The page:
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Richard M. Nixon

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Richard Milhous Nixon, 1913-1994.  37th President of the United States.  Typed Letter Signed, RN, one page, quarto, on engraved, blind embossed stationery of The White House, Washington [D.C.], August 7, 1969.  With original envelope.

This is an excellent content letter relating to the nuclear arms race and the United States' relationship with the Soviet Union at the height of the Cold War.  Nixon thanks New Hampshire Senator Norris Cotton (1900-1989), a fellow Republican, for voting to support his controversial proposed Safeguard antiballistic missile system, which the Senate had approved by a single vote.  He writes:  “This is just a note to tell you how much I appreciated your vote on the Safeguard System yesterday.  In view of the enormous pressures built up in the news media and other quarters against the program, it took great political courage and statesmanship to stand up and be counted as you did.  /  You can share my satisfaction that you made a very important contribution to our security and our efforts toward enduring peace.

When Nixon took office in 1969, the United States was locked in the Cold War against the Soviet Union.  Both countries had enough nuclear missiles aimed at the other to assure mutual destruction in the event of nuclear war. 

Nixon abandoned President Lyndon B. Johnson's Sentinel antiballistic missile system in favor of the more limited Safeguard system.  As originally envisioned, Sentinel was a comprehensive defense system designed to protect both the American civilian population and the United States' nuclear missile arsenal.  Safeguard, however, was limited.  It involved deploying short- and long-range antiballistic missiles at up to 12 sites in order to defend only critical Minuteman intercontinental ballistic missile sites, Strategic Air Command bases, and the National Command Authority in Washington, D.C.  It thus gave the general public little protection, and in only a few areas.  By proposing a program of this sort—too little to defeat a major attack—Nixon hoped to signal the Soviets that the United States sought only to protect its deterrent forces.

But many experts believed that developing and deploying antiballistic missiles would further accelerate the nuclear arms race and destabilize the relationship between the United States and Soviet Union.  Proponents argued that the system would protect enough American antiballistic missiles to allow the United States to retaliate in the event of a Soviet missile attack.  Secretary of Defense Melvin Laird insisted that Safeguard was the "minimal step necessary at this time to ensure the security of the American people" because the Soviets would have an estimated 2,500 long-range missiles by 1975 while the United States had only 1,054 and had no more planned for the next five years.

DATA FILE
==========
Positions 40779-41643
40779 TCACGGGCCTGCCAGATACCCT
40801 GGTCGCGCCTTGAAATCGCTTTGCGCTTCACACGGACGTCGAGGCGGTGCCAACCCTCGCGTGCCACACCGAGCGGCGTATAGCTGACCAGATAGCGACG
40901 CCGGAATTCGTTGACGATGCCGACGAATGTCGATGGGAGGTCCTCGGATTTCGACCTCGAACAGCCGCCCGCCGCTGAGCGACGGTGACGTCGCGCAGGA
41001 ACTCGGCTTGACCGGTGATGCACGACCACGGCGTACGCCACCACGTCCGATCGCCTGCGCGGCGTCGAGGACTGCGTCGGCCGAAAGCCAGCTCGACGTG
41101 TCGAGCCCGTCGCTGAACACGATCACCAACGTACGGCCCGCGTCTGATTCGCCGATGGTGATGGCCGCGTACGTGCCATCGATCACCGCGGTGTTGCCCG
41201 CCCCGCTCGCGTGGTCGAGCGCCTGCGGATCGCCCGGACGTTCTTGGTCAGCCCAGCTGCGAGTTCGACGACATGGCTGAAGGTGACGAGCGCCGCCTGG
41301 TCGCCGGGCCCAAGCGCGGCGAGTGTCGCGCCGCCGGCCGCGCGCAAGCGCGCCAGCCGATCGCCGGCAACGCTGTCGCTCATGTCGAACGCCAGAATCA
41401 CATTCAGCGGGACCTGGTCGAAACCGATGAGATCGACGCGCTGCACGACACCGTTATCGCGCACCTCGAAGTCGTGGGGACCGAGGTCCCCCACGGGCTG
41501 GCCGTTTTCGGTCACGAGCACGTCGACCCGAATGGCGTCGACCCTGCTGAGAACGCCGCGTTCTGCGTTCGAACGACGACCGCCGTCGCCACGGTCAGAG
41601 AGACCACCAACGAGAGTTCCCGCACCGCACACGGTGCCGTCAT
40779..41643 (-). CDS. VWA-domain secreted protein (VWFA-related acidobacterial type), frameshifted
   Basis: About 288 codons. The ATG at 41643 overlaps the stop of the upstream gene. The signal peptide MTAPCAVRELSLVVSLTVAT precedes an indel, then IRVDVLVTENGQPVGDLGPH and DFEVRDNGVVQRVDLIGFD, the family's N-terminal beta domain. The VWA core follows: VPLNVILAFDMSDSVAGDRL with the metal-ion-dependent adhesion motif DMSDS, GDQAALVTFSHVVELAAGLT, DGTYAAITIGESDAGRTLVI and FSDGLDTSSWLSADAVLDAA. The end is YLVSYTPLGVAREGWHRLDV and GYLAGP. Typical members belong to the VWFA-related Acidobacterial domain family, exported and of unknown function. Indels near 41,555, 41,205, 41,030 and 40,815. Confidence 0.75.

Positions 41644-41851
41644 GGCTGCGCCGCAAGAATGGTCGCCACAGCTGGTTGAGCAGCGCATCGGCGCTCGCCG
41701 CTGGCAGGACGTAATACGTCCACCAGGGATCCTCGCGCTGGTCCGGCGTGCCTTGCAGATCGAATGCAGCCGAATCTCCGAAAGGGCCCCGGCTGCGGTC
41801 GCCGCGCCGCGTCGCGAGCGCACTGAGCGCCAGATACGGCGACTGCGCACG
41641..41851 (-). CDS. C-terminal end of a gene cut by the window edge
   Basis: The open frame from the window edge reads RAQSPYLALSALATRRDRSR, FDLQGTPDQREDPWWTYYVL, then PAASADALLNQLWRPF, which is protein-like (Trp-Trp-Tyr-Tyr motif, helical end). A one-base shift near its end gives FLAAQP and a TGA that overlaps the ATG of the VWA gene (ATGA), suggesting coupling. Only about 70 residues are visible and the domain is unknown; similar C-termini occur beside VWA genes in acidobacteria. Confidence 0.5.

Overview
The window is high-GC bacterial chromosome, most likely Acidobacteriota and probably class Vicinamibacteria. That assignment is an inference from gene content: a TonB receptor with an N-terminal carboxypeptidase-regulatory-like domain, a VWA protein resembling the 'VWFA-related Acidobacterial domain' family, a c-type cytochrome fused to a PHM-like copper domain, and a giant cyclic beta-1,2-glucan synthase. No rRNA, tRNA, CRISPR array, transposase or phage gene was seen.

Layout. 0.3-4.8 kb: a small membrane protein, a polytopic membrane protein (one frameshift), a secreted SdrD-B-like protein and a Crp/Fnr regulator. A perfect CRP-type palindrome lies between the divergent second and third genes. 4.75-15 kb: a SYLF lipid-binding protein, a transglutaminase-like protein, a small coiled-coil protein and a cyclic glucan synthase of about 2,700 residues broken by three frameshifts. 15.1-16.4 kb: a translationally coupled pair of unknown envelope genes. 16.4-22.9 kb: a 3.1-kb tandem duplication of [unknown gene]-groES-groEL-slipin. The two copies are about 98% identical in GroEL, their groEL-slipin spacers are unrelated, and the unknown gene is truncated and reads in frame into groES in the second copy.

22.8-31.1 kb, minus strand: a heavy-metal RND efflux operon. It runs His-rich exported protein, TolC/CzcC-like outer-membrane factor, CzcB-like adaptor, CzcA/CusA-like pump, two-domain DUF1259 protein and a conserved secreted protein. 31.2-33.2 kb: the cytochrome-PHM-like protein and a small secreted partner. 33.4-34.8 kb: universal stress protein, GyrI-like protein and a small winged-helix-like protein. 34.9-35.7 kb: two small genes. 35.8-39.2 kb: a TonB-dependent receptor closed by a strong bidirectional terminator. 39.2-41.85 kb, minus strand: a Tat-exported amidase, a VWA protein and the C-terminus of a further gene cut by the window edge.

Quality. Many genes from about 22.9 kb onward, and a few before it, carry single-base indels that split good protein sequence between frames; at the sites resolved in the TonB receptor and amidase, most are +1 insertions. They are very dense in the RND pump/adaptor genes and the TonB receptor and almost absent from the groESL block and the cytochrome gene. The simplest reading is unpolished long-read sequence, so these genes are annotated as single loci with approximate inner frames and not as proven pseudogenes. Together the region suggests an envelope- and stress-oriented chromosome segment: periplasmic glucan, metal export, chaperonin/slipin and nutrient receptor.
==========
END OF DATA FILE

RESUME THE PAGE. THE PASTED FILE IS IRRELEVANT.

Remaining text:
Despite the Administration's insistence, Congressional debate and votes throughout the summer of 1969 threatened to cancel the whole ballistic missile defense program.  Nixon faced defections from Republicans as well as opposition from Democrats, and it looked as though he might suffer a major defeat in the Senate.  Time magazine reported in May 1969 that the Administration was "embarrassed by lagging support in Congress and in the country," including opposition from "half of the normally loyal freshman Republican Senators.

On August 6, 1969, the United States Senate approved the Phase I deployment of the system by only one vote.  The Senators split, and Vice President Spiro Agnew broke the tie in favor of the Administration.  It was on the heels of that vote that Nixon wrote this letter.

This letter makes it clear that Nixon, the cold warrior, believed in peace through strength.  Rather than abandon the antiballistic missile program, he saw approval of the Safeguard system as "a very important contribution to . . . our efforts toward enduring peace."  His views remained constant.  Sixteen years later, in No More Vietnams, Nixon wrote that in Vietnam, the United States "tried and failed in a just cause.  ‘No more Vietnams can mean that we will not try again.  It should mean that we will not fail again."

Nixon has signed this letter with his initials, which is typical of his White House correspondence, in black fountain pen. The letter is in very fine condition.  It would grade extra fine were it not for a fold in the center, which does not affect the signature, and a date stamp showing that Senator Cotton received it the day after it was typed.  The envelope is opened at the top and overall is in very fine condition as well.




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